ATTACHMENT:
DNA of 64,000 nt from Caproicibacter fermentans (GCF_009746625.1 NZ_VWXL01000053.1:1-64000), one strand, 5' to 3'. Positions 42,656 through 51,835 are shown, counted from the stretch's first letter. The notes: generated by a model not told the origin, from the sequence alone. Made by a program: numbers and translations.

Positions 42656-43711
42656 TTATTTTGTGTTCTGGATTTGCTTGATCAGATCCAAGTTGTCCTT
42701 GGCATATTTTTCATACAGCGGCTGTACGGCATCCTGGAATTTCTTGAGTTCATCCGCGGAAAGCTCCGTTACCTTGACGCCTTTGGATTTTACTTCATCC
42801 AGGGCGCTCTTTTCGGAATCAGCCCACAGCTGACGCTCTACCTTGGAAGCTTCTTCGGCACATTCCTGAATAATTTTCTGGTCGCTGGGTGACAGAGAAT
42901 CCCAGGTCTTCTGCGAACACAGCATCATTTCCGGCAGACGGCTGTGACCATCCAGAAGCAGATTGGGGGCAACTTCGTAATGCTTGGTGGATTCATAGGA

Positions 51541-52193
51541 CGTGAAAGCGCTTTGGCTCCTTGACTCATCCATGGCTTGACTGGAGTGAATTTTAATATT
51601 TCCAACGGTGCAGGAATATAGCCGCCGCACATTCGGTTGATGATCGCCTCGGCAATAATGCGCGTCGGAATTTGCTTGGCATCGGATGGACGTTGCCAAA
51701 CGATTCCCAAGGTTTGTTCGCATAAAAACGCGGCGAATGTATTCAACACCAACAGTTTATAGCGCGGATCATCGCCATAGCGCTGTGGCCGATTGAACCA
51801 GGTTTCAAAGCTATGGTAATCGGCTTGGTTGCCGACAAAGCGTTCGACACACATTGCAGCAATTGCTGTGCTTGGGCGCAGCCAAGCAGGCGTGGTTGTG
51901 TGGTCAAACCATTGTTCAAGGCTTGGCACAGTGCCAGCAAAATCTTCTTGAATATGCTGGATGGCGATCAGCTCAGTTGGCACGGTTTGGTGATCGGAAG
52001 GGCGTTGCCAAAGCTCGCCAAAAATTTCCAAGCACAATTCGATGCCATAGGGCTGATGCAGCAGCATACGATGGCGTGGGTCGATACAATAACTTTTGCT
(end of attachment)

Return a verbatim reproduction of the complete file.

DNA of 64,000 nt from Caproicibacter fermentans (GCF_009746625.1 NZ_VWXL01000053.1:1-64000), one strand, 5' to 3'. Positions 42,656 through 51,835 are shown, counted from the stretch's first letter. The notes: generated by a model not told the origin, from the sequence alone. Made by a program: numbers and translations.

Positions 42656-43711
42656 TTATTTTGTGTTCTGGATTTGCTTGATCAGATCCAAGTTGTCCTT
42701 GGCATATTTTTCATACAGCGGCTGTACGGCATCCTGGAATTTCTTGAGTTCATCCGCGGAAAGCTCCGTTACCTTGACGCCTTTGGATTTTACTTCATCC
42801 AGGGCGCTCTTTTCGGAATCAGCCCACAGCTGACGCTCTACCTTGGAAGCTTCTTCGGCACATTCCTGAATAATTTTCTGGTCGCTGGGTGACAGAGAAT
42901 CCCAGGTCTTCTGCGAACACAGCATCATTTCCGGCAGACGGCTGTGACCATCCAGAAGCAGATTGGGGGCAACTTCGTAATGCTTGGTGGATTCATAGGA

Positions 51541-52193
51541 CGTGAAAGCGCTTTGGCTCCTTGACTCATCCATGGCTTGACTGGAGTGAATTTTAATATT
51601 TCCAACGGTGCAGGAATATAGCCGCCGCACATTCGGTTGATGATCGCCTCGGCAATAATGCGCGTCGGAATTTGCTTGGCATCGGATGGACGTTGCCAAA
51701 CGATTCCCAAGGTTTGTTCGCATAAAAACGCGGCGAATGTATTCAACACCAACAGTTTATAGCGCGGATCATCGCCATAGCGCTGTGGCCGATTGAACCA
51801 GGTTTCAAAGCTATGGTAATCGGCTTGGTTGCCGACAAAGCGTTCGACACACATTGCAGCAATTGCTGTGCTTGGGCGCAGCCAAGCAGGCGTGGTTGTG
51901 TGGTCAAACCATTGTTCAAGGCTTGGCACAGTGCCAGCAAAATCTTCTTGAATATGCTGGATGGCGATCAGCTCAGTTGGCACGGTTTGGTGATCGGAAG
52001 GGCGTTGCCAAAGCTCGCCAAAAATTTCCAAGCACAATTCGATGCCATAGGGCTGATGCAGCAGCATACGATGGCGTGGGTCGATACAATAACTTTTGCT